Sleuth (play)

From Wikipedia, the free encyclopedia
Jump to: navigation, search
Written by Anthony Shaffer
Date premiered 9 November 1970
Place premiered Music Box Theatre
Original language English
Genre Mystery, Thriller
Setting A manor house in Wiltshire, England

Sleuth is a 1970 play written by Anthony Shaffer. The play is set in the Wiltshire manor house of Andrew Wyke, an immensely successful mystery writer. Wyke's home reflects his obsession with the inventions and deceptions of fiction and his fascination with games and game-playing. He lures his wife's lover, Milo Tindle, to the house and convinces him to stage a robbery of her jewellery, a proposal that sets off a chain of events that leaves the audience trying to decipher where Wyke's imagination ends and reality begins.

Shaffer said the play was partially inspired by one of his friends, composer Stephen Sondheim, whose intense interest in game-playing is mirrored by the character of Wyke.

The play's first production, starring Anthony Quayle and Keith Baxter, was at London's St Martin's Theatre.

After four previews, the Broadway production, with Quayle and Baxter directed by Clifford Williams, opened on 9 November 1970 at the Music Box Theatre, where it ran for 1,222 performances. When Anthony Quayle left the production in 1972, Patrick Macnee replaced him in the role of Wyke.[1]

Film adaptations[edit]

In 1972, Shaffer adapted his play for film, directed by Joseph L. Mankiewicz, starring Laurence Olivier and Michael Caine. Another film adaptation was released in 2007 with a screenplay by Harold Pinter. The 2007 film was directed by Kenneth Branagh, starring Michael Caine and Jude Law as Milo Tindle, originally played by Caine in the 1972 version.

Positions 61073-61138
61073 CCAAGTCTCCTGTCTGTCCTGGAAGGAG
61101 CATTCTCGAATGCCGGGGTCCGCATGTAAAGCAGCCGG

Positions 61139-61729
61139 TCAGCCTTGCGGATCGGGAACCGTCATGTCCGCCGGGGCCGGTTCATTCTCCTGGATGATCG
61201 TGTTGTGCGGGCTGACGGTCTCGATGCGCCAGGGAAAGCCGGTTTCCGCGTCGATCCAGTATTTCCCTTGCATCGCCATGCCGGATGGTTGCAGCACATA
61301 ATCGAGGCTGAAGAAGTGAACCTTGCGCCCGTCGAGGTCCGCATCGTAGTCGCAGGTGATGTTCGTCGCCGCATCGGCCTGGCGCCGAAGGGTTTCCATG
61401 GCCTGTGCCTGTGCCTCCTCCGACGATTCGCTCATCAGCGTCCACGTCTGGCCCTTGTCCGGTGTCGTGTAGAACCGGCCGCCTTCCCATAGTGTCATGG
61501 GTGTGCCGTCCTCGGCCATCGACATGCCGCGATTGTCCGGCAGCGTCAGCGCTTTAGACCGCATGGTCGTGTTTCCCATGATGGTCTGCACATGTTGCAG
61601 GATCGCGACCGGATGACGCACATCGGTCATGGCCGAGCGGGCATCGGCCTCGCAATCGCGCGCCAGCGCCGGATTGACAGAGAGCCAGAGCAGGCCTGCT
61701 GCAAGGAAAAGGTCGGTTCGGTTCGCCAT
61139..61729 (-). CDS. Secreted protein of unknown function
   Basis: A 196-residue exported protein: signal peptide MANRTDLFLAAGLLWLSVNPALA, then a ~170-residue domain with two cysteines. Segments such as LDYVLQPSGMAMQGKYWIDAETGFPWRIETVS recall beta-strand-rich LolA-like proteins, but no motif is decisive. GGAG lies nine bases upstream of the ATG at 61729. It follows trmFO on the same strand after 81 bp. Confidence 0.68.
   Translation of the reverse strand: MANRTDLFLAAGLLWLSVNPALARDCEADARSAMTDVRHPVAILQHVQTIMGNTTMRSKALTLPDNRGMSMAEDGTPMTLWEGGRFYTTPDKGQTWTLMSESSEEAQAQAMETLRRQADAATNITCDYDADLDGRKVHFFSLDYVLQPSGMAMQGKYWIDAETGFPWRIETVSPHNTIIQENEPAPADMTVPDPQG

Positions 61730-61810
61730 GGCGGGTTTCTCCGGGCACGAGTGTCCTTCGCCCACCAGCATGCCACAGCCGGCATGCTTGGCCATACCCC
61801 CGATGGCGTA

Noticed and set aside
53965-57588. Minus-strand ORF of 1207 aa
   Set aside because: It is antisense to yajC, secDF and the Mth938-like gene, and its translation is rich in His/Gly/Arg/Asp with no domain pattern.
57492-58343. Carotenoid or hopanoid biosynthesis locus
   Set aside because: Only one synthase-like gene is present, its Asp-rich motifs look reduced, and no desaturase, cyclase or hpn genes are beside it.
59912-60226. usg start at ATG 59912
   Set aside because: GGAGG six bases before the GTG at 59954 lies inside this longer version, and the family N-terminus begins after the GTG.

The play was also the basis for the film Tamanna. Whilst some of the interactions between the two men are similar, the film has roles for not just Wyke's wife, but also his second, younger wife, the Tindel character's object of desire, and the outcome for the characters is darker. The milieu is Pakistan's film industry, Lollywood in its dying days, and is used an allegory of wider issues. The dialogue, in Urdu, and the scenario are adapted in numerous ways for both Pakistani and Islamic culture.[citation needed]

Awards and nominations[edit]

  • Tony Award for Best Play
  • Drama Desk Award for Outstanding Performance - Anthony Quayle and Keith Baxter
  • Tony Award for Best Direction of a Play - Clifford Williams
  • Tony Award for Best Lighting Design - William Ritman


  • T. E. Kalem (23 November 1970). "Fe, Fi, Fo, Fum". Time magazine. Retrieved 2008-06-17. 
  1. ^ , "Sleuth", from the Internet Broadway Database,

External links[edit]